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Unlock the Power of LinkedIn

By | Coaches Corner, Employer, Mortgage, NextJob, Schools, Solutions, Student Lending, Uncategorized | No Comments

Employers make half of their hires through their network. The top networking site is LinkedIn, with over 400 million users. It allows job seekers and employers to quickly research each other and find common network connections who can speak in depth about a job seeker’s character – something a resume can’t do.  Fortunately, most of LinkedIn’s key features are free.

Follow these important steps on LinkedIn to open the door to jobs already in your network.

Optimize your profile – To get, on average, 21 times more profile views, detail your experience with keywords, skills and accomplishments that highlight your capabilities; write a sharp, short headline to reflect your brand and upload a professional-looking photo.

Activate your current network– Upload your email or other contact list to quickly expand your network with friends who are already on LinkedIn.

Find jobs and target employers– Search for openings in your area in the “Jobs” feature and find connections who can give you a warm introduction or go directly to the company LinkedIn profile and enter the target employer’s name in the search bar.

Following up with hiring managers– Stay connected on LinkedIn once you have had an interview or contacted someone to network for a job. Consider inviting the hiring manager to connect and/or comment on one of their LinkedIn postings. It will show your interest and keep your name in front of them without being annoying.

Are you using a Job Board Aggregator in your Job Search?

By | Coaches Corner, Employer, Mortgage, NextJob, Schools, Student Lending, Uncategorized | No Comments

Did you know you can search for job postings from popular sites like Monster and CareerBuilder and have them sent to your email box automatically through Indeed.com? Indeed is the largest job board in the world, and fortunately, it’s free to use.

To find jobs and set up your automated job search:

  • Search– Go to indeed.com and enter your desired job and location in the “What” and “Where” fields fields. Click “Find Jobs,” then narrow the list, if you like, using the filters on the results screen.
  • Automate– Simply enter your email address in the “Get new jobs for this search by email” field to have new job postings sent to you for that search on a daily or weekly basis.
  • Repeat – You can set up searches for as many jobs and locations as you like and cancel a search at anytime. You can also enter your resume into Indeed to let employers find you.

Rather than spending all your time searching through job postings on various sites, use a job board aggregator and spend more time networking.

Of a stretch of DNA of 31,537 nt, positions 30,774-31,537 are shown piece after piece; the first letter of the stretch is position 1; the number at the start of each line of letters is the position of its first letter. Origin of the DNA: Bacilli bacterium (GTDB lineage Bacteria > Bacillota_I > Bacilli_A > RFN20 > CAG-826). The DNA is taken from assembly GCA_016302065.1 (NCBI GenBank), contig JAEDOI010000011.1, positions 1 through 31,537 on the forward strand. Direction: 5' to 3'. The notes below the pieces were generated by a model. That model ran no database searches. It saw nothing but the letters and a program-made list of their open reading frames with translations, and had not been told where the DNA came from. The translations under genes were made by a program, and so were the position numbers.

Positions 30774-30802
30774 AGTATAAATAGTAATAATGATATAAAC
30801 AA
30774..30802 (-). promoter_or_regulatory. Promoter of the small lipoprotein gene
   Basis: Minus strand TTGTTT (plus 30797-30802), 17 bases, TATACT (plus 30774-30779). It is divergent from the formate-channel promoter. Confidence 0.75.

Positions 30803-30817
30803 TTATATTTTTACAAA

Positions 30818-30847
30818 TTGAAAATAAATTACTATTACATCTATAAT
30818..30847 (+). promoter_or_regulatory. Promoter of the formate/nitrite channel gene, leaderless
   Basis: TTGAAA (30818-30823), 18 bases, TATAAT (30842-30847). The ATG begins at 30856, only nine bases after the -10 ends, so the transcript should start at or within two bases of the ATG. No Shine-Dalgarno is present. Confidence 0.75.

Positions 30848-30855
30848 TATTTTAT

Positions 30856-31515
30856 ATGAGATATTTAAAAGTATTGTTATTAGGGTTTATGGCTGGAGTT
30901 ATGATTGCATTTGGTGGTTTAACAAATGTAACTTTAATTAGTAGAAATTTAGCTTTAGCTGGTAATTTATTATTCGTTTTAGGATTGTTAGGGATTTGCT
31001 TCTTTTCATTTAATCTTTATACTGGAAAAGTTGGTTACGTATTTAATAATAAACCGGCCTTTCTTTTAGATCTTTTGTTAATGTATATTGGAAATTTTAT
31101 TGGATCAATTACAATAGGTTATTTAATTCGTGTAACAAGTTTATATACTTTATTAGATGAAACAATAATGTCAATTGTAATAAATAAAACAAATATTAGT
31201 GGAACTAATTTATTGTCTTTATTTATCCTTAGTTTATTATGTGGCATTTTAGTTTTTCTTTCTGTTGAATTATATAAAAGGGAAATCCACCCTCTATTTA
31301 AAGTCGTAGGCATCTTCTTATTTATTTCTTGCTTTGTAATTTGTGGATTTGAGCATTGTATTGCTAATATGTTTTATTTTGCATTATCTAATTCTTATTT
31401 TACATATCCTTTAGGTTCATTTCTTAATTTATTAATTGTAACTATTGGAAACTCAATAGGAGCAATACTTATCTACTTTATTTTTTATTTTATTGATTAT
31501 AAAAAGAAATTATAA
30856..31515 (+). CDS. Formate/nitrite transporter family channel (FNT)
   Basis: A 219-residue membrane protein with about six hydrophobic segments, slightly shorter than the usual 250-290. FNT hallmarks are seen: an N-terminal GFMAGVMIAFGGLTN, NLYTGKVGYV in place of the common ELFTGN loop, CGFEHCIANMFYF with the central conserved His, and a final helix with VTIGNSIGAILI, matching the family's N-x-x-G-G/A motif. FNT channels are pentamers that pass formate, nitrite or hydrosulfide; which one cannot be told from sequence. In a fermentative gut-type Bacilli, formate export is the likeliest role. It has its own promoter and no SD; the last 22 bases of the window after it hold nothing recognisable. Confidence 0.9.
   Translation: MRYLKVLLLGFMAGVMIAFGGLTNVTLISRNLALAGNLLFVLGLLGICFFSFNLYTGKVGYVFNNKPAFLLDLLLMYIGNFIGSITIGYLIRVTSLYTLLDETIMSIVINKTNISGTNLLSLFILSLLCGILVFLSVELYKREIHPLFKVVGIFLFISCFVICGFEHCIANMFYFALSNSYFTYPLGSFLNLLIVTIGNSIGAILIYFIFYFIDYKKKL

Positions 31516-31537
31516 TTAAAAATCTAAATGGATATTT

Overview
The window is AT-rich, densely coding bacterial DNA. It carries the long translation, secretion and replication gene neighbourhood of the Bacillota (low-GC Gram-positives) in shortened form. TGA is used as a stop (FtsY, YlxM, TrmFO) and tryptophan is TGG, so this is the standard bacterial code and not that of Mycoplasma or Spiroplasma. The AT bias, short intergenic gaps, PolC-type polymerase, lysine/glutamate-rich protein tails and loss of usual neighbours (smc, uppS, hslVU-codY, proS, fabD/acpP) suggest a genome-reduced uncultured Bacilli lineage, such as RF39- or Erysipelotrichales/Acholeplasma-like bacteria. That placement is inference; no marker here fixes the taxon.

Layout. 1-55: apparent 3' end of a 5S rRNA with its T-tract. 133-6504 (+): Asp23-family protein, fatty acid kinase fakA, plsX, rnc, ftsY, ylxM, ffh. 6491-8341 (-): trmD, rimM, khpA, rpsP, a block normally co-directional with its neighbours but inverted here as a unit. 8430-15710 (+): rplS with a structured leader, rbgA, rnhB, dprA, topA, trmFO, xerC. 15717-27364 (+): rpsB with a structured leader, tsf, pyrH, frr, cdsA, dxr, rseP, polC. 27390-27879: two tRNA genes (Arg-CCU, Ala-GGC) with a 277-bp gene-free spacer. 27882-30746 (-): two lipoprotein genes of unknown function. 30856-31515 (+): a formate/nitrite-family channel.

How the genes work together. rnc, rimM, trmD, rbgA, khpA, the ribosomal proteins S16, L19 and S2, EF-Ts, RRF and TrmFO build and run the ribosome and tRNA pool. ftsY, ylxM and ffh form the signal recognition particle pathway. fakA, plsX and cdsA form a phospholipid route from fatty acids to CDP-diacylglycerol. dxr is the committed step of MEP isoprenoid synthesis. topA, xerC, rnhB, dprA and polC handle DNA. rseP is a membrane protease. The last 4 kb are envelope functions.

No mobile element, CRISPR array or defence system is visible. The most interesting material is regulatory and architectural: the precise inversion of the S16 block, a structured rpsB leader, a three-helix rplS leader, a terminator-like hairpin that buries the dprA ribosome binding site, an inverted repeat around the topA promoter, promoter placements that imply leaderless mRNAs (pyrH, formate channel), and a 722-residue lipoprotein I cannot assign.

The Rule of Three’s

By | Coaches Corner, Employer, Mortgage, NextJob, Schools, Student Lending | No Comments

Most job seekers aren’t sure how to follow up after an interview or submitting an application – not knowing when an employer will call or when to follow up if they don’t. Don’t miss this important step. Employers often watch how you work on your job search to assess how you’ll work in the job.

Follow these keys to effective follow up:

  • Follow the “Rule of Three’s”– In the first 5 to 7 days after submitting your resume or application, follow up by phone or in person and express interest in the position. If you don’t receive a response within two weeks, try again by email or send a message through LinkedIn. If you still haven’t received a response after a month, consider sending a handwritten note. Continue following up every few weeks to touch base on the progress of the search until the position is filled.
  • Make the extra effort– Always follow up with a thank you note within 24 hours of any interview. Send an email as well as a handwritten thank you card. The extra effort and the sincere appreciation for their time will speak volumes as to what kind of employee and coworker you will be. Be sure to also let them know you are interested in going to the next step!
  • Be persistent– Don’t get discouraged. If you don’t receive a response, don’t stop making phone calls. Even if it’s uncomfortable, remember to be confident. If you’ve done your research, the employers you’ve picked will be lucky to have you. Even if they’ve chosen another applicant, you may get a job lead for another position with the company by demonstrating your interest and professionalism.

3 Advantages to Holiday Job Search

By | Coaches Corner, Employer, Government, Military, Mortgage, NextJob, Schools, Solutions, Student Lending | No Comments

3 Advantages to Holiday Job Search

Job seekers often slow down their job search during the holidays and assume employers are not hiring or interviewing. But, according to studies, over one-third of employers expect to add employees during the fourth quarter including over the holiday season.

Here are three reasons why ramping up your job search over the holidays will give you an advantage:

  • You’ll have less competition– While other job seekers are taking time off of their job hunt, you should increase your activity. It will demonstrate your commitment to your future employer, and make it easier on the hiring manager.